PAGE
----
Adventurers, today we will hike around a man-made lake in Cumberland State Forest on the historical homelands of the Occaneechi and Monacan. You will walk along the water and through the forest for much of the hike, giving you the opportunity to see many species of birds and wildlife. Consider bringing your bathing suit and taking a dip at the designated beach area by the trailhead, or cast a fishing line—the lake is filled with many types of fish. There are also two playgrounds along the path. Start on the Channel Cat Loop by the beach area, heading south. Trek on wood stairs, go over a small wood bridge, and turn right on the Lakeside Connector Trail. Hike until you reach the Kestrel Trail. Turn right to stay on the Lakeside Connector Trail and cross a long wood bridge over several streams. Turn right as you continue to loop around the lake. At the intersection with a dirt road, turn right on the road, then quickly turn right to stay on the Lakeside Trail. Scramble over some rocks before turning right at the Lost Barr Loop and walk across two small wooden bridges. Next, leave the trail, turn right, and walk in the grass along Oak Hill Road—be sure to keep little explorers close by. Take the next right on Bear Creek Lake Road, head into the parking lot, and take the Channel Cat Loop again. Walk over three more small wood bridges, turn right, and you will arrive back at the trailhead. Reward your feet at the end by soaking them in the lake! Happy here? Consider camping at one of the state park’s campsites.

Scavenger Hunt
Beaver
Have you heard the phrase “busy as a beaver”? Beavers are very busy at night—one beaver alone can chew through an 8-foot-thick tree trunk in just 5 minutes! You might not spot a live beaver on your hike, but look for evidence of them—such as tree trunks like this.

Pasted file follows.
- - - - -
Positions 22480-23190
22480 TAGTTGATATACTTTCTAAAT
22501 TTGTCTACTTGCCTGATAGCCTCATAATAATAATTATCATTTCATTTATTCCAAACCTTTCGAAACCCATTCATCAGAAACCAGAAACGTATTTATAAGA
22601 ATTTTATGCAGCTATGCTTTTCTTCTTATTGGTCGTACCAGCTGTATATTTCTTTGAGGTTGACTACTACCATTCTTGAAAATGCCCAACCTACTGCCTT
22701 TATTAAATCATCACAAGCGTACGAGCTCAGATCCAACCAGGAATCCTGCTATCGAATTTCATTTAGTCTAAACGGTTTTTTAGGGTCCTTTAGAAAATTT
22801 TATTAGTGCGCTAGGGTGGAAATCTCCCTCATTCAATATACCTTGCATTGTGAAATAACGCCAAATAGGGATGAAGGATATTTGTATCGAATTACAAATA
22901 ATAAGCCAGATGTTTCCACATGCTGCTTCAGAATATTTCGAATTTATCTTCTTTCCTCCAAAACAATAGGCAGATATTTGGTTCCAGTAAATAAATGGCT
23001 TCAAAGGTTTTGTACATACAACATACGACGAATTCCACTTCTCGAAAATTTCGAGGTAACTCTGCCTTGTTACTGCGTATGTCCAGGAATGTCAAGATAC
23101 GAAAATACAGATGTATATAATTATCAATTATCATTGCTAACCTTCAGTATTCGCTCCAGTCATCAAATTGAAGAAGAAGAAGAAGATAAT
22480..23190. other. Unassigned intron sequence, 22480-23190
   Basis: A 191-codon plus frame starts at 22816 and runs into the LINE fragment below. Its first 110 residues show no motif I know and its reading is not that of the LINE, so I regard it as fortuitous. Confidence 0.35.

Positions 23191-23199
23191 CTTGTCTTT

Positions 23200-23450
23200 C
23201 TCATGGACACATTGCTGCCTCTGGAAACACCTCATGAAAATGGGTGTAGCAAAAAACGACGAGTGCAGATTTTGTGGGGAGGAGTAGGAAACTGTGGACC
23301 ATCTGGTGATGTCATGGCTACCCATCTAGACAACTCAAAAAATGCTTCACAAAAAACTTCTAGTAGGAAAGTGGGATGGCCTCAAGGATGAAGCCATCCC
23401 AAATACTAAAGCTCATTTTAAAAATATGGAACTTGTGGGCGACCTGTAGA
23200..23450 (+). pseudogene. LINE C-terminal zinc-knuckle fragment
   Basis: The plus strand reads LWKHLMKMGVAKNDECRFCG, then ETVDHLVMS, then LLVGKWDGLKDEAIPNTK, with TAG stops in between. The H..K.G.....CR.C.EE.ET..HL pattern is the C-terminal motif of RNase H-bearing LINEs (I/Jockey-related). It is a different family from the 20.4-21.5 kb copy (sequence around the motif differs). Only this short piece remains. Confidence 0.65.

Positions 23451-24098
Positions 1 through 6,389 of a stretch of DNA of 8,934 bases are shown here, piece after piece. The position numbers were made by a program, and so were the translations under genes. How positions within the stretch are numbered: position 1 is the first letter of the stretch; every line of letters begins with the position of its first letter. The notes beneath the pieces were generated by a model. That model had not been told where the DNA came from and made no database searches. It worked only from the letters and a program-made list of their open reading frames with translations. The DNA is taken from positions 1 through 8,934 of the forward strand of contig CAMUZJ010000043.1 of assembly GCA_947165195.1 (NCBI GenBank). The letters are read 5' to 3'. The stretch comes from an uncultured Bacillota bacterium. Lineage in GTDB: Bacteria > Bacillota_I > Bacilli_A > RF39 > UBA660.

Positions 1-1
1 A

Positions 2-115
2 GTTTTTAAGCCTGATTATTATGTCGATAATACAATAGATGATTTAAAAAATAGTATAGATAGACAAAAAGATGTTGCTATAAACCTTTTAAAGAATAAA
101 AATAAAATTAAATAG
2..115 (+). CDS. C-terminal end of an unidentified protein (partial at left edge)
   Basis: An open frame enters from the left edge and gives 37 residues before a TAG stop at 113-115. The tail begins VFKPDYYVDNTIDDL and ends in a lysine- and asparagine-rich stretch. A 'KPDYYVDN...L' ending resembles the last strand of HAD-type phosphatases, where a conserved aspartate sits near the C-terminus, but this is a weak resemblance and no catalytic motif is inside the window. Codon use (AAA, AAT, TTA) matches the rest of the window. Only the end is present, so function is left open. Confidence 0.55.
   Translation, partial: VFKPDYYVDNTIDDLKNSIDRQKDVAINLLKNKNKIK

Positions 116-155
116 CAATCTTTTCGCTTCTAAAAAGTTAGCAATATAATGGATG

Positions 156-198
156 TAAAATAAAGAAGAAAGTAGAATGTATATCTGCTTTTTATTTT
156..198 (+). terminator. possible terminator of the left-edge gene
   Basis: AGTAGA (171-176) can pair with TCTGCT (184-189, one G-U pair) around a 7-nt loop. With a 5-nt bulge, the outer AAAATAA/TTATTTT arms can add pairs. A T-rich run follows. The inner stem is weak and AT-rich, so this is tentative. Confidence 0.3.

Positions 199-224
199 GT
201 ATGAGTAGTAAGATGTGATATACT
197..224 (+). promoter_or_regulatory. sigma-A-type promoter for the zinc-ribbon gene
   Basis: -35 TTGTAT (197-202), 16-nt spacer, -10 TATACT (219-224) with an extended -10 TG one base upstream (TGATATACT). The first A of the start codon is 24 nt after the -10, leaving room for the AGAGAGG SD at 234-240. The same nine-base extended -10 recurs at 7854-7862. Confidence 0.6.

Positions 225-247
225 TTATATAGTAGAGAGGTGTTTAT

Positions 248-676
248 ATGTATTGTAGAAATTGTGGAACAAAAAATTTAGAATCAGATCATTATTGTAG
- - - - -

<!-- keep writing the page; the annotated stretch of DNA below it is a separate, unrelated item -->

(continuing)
Tree trunks chewed by Castor canadensis
Image Credit: Alison Humphreys and Wendy Gorton
Alison Humphreys and Wendy Gorton

Fly agaric mushroom
This is of the most recognizable fungi in the world, due to its distinctive red cap and white stalk. They are usually found growing beneath pines, spruces, or birch trees between late summer and early winter. They are toxic for humans to eat, but some animals, like red squirrels and slugs, can eat them.

Amanita muscaria is a gilled mushroom
Image Credit: Alison Humphreys and Wendy Gorton

Hairy woodpecker
Try to spot this small but powerful bird foraging along trunks and the main branches of large trees. The hairy woodpecker has a long, almost thornlike bill that it uses to tear off bark and drill holes in search of insects. Its search creates a wavy pattern—can you see traces of this bird’s presence on any nearby trees?

Dryobates willosus makes smaller holes than larger species of woodpeckers
Image Credit: K Quinn Ferris

Christmas fern
Can you find a frond of one of these ferns? The frond has a stalk (like a stem), and its little fingerlike leaves are called pinnae. They grow opposite each other along the stem. Since they can be found all year long, including in winter, they are often used for decorating holiday wreaths, hence the name “Christmas fern.” Have you ever decorated your home for the holidays with this fern?

Taken from 50 Hikes with Kids: Virginia and Maryland© Copyright 2024 by Alison Humphreys and Wendy Gorton. Published by Timber Press. All rights reserved.

Find 50 HIKES WITH KIDS, out on July 9.

About the Authors

Alison Humphreys holds a master’s degree in clinical psychology and is a college professor and licensed psychotherapist in private practice. She has made a career of helping individuals and families improve their quality of life and has spoken at several national conventions on the topics of mental health and education. Alison homeschools her four young children, with an emphasis on hands-on, child-led learning and unstructured time in nature.

Wendy Gorton holds a master’s degree in learning technologies and is a former classroom teacher. She is a global education consultant who has traveled to more than fifty countries to design programs, build communities, and inspire other educators to do the same.